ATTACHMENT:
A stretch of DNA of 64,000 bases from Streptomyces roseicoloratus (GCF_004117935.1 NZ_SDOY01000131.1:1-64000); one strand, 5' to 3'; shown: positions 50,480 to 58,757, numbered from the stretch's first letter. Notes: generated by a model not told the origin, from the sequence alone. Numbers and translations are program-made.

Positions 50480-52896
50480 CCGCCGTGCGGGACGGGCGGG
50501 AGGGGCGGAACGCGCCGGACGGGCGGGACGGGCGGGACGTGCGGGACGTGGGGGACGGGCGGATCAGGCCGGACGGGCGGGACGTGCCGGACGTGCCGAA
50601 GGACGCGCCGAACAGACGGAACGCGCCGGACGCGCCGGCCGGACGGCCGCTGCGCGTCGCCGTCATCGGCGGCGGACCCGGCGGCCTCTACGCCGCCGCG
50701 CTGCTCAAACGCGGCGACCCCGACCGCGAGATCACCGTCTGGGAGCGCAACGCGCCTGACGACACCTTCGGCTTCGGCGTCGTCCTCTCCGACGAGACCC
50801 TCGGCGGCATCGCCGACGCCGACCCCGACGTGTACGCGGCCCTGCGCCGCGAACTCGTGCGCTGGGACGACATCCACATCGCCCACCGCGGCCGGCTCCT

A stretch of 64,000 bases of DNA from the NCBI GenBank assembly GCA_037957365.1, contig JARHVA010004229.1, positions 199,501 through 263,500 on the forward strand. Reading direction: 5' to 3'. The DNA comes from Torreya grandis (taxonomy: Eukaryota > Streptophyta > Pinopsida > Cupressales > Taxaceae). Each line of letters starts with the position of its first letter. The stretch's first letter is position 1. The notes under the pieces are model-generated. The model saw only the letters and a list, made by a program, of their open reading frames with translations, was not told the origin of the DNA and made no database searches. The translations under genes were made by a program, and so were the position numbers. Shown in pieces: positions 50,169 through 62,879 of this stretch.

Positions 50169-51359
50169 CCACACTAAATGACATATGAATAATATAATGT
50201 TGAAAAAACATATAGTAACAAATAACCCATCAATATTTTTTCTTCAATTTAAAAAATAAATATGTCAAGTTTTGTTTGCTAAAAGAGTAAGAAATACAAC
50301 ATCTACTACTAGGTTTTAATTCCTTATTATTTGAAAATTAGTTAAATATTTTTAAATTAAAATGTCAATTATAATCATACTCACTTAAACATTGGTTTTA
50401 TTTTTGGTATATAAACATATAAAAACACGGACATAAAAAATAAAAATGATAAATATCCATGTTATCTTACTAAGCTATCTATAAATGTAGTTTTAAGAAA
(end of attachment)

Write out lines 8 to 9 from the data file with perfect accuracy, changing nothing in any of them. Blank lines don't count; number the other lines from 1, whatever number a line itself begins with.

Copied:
A stretch of 64,000 bases of DNA from the NCBI GenBank assembly GCA_037957365.1, contig JARHVA010004229.1, positions 199,501 through 263,500 on the forward strand. Reading direction: 5' to 3'. The DNA comes from Torreya grandis (taxonomy: Eukaryota > Streptophyta > Pinopsida > Cupressales > Taxaceae). Each line of letters starts with the position of its first letter. The stretch's first letter is position 1. The notes under the pieces are model-generated. The model saw only the letters and a list, made by a program, of their open reading frames with translations, was not told the origin of the DNA and made no database searches. The translations under genes were made by a program, and so were the position numbers. Shown in pieces: positions 50,169 through 62,879 of this stretch.

Positions 50169-51359